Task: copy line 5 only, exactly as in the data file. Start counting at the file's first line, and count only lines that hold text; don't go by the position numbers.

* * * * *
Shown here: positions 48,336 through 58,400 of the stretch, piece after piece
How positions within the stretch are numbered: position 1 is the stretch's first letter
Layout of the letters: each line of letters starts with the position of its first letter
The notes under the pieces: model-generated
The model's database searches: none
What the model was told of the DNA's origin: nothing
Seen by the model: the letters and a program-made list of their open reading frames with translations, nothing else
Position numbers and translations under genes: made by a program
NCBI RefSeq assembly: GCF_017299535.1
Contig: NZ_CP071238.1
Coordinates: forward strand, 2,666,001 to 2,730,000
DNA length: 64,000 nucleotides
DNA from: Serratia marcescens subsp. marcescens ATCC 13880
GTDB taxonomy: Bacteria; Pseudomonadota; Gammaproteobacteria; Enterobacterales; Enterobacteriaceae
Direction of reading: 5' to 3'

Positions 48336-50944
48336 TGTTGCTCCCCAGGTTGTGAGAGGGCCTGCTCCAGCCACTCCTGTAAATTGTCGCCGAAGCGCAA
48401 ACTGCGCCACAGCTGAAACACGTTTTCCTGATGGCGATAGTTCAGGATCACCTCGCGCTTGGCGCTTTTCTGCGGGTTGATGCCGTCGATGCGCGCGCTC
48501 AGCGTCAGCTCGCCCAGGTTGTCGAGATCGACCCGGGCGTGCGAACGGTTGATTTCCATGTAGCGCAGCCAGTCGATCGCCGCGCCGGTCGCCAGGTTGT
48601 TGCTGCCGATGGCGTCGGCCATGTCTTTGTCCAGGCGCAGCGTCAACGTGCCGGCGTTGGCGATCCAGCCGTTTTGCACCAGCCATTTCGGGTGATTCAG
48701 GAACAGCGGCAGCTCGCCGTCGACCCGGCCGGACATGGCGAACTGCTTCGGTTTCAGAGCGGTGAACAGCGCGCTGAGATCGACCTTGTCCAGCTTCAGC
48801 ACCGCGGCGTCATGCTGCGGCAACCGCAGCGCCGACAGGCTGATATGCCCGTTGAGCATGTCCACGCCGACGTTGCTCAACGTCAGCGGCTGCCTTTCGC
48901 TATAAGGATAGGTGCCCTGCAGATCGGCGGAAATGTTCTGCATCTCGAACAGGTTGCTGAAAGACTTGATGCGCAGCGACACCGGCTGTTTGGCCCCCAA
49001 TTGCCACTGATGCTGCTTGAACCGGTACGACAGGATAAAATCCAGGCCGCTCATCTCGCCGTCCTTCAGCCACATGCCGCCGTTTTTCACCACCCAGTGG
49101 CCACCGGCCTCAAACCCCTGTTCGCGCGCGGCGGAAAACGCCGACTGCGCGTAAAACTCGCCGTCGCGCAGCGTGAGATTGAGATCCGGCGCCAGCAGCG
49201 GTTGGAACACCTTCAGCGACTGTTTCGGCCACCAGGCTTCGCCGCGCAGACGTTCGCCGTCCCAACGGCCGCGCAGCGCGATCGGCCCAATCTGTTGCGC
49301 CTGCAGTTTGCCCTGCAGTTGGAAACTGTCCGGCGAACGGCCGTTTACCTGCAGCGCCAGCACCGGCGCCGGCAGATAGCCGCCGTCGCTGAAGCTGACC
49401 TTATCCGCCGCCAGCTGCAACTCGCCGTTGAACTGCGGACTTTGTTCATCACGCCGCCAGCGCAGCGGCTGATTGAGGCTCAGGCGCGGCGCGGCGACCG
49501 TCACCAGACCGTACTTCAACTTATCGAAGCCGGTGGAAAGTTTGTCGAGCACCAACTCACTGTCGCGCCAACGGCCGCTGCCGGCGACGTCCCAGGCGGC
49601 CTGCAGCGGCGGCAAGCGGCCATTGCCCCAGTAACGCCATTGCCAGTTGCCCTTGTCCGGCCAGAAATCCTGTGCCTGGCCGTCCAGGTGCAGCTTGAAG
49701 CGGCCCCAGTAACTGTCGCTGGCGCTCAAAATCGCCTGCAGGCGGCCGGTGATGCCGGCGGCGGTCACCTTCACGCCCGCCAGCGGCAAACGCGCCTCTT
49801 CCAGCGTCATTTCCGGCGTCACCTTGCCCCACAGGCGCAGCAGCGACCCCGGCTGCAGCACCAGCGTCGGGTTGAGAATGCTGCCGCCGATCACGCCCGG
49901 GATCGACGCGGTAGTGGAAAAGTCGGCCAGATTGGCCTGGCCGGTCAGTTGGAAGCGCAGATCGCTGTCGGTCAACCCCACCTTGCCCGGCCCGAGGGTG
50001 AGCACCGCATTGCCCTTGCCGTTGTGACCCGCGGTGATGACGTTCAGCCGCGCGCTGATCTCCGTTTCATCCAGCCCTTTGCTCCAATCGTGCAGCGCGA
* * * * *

The model's database searches: none